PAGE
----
It is generally believed that the removal of wisdom teeth has negative effects on a person’s taste function. However, these said negative effects fade eventually as time passes. Now, in this recent study, it turns out that the same process could also improve a person’s taste function slightly in the long term. Richard L. Doty, PhD, the senior author of this study, has this to say:
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“This new study shows us that taste function can actually slightly improve between the time patients have surgery and up to 20 years later. It’s a surprising but fascinating finding that deserves further investigation to better understand why it’s enhanced and what it may mean clinically.”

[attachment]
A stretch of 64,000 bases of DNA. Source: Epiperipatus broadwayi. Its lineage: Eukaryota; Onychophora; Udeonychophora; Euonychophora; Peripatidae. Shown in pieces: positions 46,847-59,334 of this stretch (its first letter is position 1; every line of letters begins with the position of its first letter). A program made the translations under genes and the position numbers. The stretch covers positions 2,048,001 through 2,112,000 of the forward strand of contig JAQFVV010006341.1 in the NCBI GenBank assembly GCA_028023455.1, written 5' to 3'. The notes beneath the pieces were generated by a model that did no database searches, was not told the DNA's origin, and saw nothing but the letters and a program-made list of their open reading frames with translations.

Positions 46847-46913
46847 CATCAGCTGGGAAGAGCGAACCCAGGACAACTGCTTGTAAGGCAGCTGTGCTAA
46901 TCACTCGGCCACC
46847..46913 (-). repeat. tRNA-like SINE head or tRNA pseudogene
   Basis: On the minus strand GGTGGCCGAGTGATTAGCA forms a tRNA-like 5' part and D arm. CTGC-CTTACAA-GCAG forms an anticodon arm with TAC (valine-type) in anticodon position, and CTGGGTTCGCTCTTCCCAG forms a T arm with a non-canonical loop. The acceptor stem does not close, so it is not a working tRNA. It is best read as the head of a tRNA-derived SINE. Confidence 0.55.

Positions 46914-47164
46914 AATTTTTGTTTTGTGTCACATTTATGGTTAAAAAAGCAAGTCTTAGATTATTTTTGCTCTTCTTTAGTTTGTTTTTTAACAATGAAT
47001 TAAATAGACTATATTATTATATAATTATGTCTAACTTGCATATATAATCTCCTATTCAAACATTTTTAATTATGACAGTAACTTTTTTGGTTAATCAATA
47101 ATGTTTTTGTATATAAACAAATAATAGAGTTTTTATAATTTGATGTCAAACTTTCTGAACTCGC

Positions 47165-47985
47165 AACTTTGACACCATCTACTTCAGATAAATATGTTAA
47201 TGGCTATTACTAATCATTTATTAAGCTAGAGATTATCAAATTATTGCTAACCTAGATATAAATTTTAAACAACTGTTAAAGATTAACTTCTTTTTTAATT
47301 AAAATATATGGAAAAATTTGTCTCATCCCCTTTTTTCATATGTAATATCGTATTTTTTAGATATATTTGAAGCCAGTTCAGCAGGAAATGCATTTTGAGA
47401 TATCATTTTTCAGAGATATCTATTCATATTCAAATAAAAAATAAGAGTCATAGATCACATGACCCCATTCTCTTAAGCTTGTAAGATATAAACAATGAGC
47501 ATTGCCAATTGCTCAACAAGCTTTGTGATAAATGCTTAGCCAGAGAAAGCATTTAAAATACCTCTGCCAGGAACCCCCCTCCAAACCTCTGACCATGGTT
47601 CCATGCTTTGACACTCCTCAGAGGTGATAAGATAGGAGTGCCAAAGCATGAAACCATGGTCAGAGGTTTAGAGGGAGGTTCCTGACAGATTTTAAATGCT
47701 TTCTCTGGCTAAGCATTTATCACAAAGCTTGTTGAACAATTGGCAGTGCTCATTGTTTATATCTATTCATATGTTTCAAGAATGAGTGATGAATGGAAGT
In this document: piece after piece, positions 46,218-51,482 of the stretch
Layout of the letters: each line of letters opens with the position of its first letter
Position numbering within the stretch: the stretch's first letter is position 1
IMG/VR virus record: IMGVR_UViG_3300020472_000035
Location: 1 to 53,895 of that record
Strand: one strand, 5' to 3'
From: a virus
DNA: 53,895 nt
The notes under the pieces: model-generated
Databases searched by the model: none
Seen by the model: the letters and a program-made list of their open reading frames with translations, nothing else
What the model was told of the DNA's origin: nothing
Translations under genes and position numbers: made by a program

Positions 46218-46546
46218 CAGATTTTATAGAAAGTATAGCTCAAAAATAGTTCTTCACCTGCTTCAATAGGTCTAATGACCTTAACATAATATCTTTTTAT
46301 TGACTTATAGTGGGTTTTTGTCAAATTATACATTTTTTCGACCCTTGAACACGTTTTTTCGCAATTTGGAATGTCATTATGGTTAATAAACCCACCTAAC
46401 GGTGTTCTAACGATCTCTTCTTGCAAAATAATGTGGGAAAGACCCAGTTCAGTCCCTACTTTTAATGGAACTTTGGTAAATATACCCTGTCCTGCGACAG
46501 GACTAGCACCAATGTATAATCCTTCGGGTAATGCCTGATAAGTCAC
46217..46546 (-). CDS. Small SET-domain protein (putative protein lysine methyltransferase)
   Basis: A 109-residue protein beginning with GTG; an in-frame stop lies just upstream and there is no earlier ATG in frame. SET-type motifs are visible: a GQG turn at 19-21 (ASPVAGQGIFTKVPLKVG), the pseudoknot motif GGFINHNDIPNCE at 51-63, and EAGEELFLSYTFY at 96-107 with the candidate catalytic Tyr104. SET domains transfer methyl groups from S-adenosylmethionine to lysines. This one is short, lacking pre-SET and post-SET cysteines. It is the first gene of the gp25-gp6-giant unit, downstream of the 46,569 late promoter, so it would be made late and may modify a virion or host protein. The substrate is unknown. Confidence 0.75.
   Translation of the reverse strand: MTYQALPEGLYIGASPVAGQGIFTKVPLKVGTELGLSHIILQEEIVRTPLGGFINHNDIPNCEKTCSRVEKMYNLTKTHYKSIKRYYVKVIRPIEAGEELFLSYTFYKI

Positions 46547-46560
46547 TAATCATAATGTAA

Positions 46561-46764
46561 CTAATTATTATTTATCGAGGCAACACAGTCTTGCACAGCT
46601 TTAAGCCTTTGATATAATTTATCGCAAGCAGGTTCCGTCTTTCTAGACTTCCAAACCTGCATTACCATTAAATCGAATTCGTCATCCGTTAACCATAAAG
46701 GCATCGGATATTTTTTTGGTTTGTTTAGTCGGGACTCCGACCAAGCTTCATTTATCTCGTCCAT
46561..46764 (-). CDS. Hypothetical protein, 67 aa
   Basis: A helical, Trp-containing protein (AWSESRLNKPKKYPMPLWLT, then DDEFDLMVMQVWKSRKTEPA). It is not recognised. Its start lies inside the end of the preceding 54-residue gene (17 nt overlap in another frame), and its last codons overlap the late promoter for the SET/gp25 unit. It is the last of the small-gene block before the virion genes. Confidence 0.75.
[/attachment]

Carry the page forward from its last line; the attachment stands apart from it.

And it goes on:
Why does this happen? The authors point to two possibilities.
First, extraction damage to the nerves that innervate the taste buds on the front of the mouth can release inhibition on nerves that supply the taste buds at the rear of the mouth, increasing whole-mouth sensitivity. Second, hypersensitivity after peripheral nerve injury from a surgery like an extraction has been well documented in other contexts.
There is evidence, for example, from animal studies that repetitive light touch, which might occur during chewing, gradually accentuates neural responses from irritated tissue that can lead to progressive long-term tactile hypersensitivity. Whether this occurs for taste, however, is not known.
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